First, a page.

Tributes are flowing in from around the world in memory of Dannevirke shearing identity Koropiko Tumatahi (Koro) Mullins, who died suddenly on Monday at the age of 65.

Mr Mullins was known across all aspects for the shearing industry and sports, from shearer and shearing contractor to a frontman commentating role shearing great Sir David Fagan says set the standard on a global scale.

Born and raised in the Rotorua area, and of Te Arawa stock, he met the-then Mavis Paewai when he was a woolpressing teenager working for her brothers and father in Southern Hawke's Bay.

It sparked what Fagan says was a unique family involvement and commitment to the shearing and wool industry, becoming the basis of Maori Television series Shear Bro which first aired in July last year.

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They took over the run and as Paewai Mullins Shearing operated for more than 30 years before passing the reins to daughter Aria, who confirmed her father will rest at Makirirkiri Marae, near Dannevirke, from Wednesday to the final service starting at 11am pm Friday.

Son of the late Paul Mullins and Hinetau Hemara, Koro Mullins became a top open-class shearer in the 1980s and early 1990s, a feature being his one Golden Shears Open final and finishing sixth in the iconic event in 1993, the fifth won by Fagan.

Mavis Mullins was twice the Golden Shears Open woolhandling champion, in 1987 and 1993, son Tuma would win the separate Senior shearing and woolhandling titles at the New Zealand championships in Te Kuiti, where Aria Mullins would also win the Senior woolhandling title.

Second son Punga also competed successfully, and now runs cafe the Catching Pen in Dannevirke, where he is also standing for a seat on the Tararua District Council elections, in the footsteps of his father, a councillor from 1998 to 2007.

Meanwhile Mavis Mullins branched into a career in corporate and volunteer leadership, from groundbreaking company directorships to becoming the Golden Shears' first female president and the first female board member of the Hawke's Bay Rugby Union.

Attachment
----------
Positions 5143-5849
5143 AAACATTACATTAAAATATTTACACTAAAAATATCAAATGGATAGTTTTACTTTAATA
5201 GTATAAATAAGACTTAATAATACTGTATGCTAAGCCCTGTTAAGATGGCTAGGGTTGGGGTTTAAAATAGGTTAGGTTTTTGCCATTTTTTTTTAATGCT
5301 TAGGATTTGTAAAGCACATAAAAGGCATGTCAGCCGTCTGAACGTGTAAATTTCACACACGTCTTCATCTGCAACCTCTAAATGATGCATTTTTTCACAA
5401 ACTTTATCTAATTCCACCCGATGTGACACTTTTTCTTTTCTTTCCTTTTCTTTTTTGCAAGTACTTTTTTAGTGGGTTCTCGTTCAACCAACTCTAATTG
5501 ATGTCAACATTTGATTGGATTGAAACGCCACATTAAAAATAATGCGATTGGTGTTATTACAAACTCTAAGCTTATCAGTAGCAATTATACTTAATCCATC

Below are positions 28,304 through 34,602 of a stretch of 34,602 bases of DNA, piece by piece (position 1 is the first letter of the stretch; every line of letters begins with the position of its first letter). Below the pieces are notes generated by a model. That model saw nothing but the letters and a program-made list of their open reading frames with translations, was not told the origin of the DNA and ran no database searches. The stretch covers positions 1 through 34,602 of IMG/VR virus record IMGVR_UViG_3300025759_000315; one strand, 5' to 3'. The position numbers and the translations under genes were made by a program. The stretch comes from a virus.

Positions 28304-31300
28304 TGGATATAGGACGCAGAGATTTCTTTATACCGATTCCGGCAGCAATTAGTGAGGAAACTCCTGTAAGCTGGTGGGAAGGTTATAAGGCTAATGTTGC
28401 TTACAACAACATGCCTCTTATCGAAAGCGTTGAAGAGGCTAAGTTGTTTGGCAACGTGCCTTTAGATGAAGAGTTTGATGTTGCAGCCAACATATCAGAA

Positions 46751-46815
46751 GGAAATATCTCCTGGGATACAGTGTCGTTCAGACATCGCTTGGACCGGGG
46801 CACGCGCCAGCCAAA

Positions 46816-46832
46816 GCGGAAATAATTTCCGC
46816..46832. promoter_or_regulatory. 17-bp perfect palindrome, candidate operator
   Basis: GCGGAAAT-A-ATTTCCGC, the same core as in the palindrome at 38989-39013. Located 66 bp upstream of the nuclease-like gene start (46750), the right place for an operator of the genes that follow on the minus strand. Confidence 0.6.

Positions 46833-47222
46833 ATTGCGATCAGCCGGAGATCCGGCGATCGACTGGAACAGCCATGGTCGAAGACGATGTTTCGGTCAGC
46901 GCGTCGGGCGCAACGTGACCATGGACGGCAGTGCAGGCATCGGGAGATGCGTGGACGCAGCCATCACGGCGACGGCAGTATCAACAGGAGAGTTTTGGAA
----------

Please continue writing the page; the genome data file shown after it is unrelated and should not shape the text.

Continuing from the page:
It was as a competitions commentator that Koro Mullins established his post-competitive role in shearing – in demand to get the tempo going at competitions throughout the lower North Island, including shows throughout Hawke's Bay.

He and son Tuma became the frontmen in a sizeable commentating team at the Golden Shears, and more recently Koro Mullins fronted the Shears' live-streaming watched around the globe.

He was one of "THE voices of shearing," said Welsh commentator Huw Condron, who first met the man while shearing in New Zealand in 2002-2003. It was over the next decade or so that they would commentate together at World Championships in both Wales and New Zealand.

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Condron said Koro Mullins became a mentor, and numerous intrigued media covering competitions remarked on his role in both informing the public and whipping them into frenzied support for people they might previously have never heard of, and that the commentators were a show in themselves.

Condron said he and the shearing fraternity throughout the UK were stunned waking to the news of the passing of someone highly regarded not only for the commentating but as an employer and friend of hundreds of British staff the shearing business had employed.

Sir David Fagan said the global World of shearing is "rocked" by the news. He said Koro Mullins' involvement and commitment was the fullest in every way and all within the industry and sport were united in sharing their condolences with the whanau. "It's a big loss," he said.

Koro Mullins was born in Rotorua on August 13, 1954, and is survived by his wife, sons Punga and Tuma, daughters Korina and Aria, and 14 grandchildren.